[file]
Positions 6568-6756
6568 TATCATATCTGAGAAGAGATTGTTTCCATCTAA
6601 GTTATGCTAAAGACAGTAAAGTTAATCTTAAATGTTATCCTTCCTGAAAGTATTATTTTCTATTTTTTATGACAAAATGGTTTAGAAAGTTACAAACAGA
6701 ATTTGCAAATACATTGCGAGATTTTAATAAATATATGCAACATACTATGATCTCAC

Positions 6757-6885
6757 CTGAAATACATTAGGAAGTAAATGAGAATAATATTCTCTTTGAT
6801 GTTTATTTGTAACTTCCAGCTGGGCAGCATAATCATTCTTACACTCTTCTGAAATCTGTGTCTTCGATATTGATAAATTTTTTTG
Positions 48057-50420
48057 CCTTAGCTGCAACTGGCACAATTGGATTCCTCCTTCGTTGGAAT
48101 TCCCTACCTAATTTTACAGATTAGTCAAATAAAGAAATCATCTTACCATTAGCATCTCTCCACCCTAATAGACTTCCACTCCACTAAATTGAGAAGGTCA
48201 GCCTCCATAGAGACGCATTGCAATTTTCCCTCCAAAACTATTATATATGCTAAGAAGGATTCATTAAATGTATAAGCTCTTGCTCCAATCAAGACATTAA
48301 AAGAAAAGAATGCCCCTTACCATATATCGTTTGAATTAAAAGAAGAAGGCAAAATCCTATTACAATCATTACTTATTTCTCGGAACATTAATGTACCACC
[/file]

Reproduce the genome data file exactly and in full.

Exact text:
Positions 6568-6756
6568 TATCATATCTGAGAAGAGATTGTTTCCATCTAA
6601 GTTATGCTAAAGACAGTAAAGTTAATCTTAAATGTTATCCTTCCTGAAAGTATTATTTTCTATTTTTTATGACAAAATGGTTTAGAAAGTTACAAACAGA
6701 ATTTGCAAATACATTGCGAGATTTTAATAAATATATGCAACATACTATGATCTCAC

Positions 6757-6885
6757 CTGAAATACATTAGGAAGTAAATGAGAATAATATTCTCTTTGAT
6801 GTTTATTTGTAACTTCCAGCTGGGCAGCATAATCATTCTTACACTCTTCTGAAATCTGTGTCTTCGATATTGATAAATTTTTTTG
Positions 48057-50420
48057 CCTTAGCTGCAACTGGCACAATTGGATTCCTCCTTCGTTGGAAT
48101 TCCCTACCTAATTTTACAGATTAGTCAAATAAAGAAATCATCTTACCATTAGCATCTCTCCACCCTAATAGACTTCCACTCCACTAAATTGAGAAGGTCA
48201 GCCTCCATAGAGACGCATTGCAATTTTCCCTCCAAAACTATTATATATGCTAAGAAGGATTCATTAAATGTATAAGCTCTTGCTCCAATCAAGACATTAA
48301 AAGAAAAGAATGCCCCTTACCATATATCGTTTGAATTAAAAGAAGAAGGCAAAATCCTATTACAATCATTACTTATTTCTCGGAACATTAATGTACCACC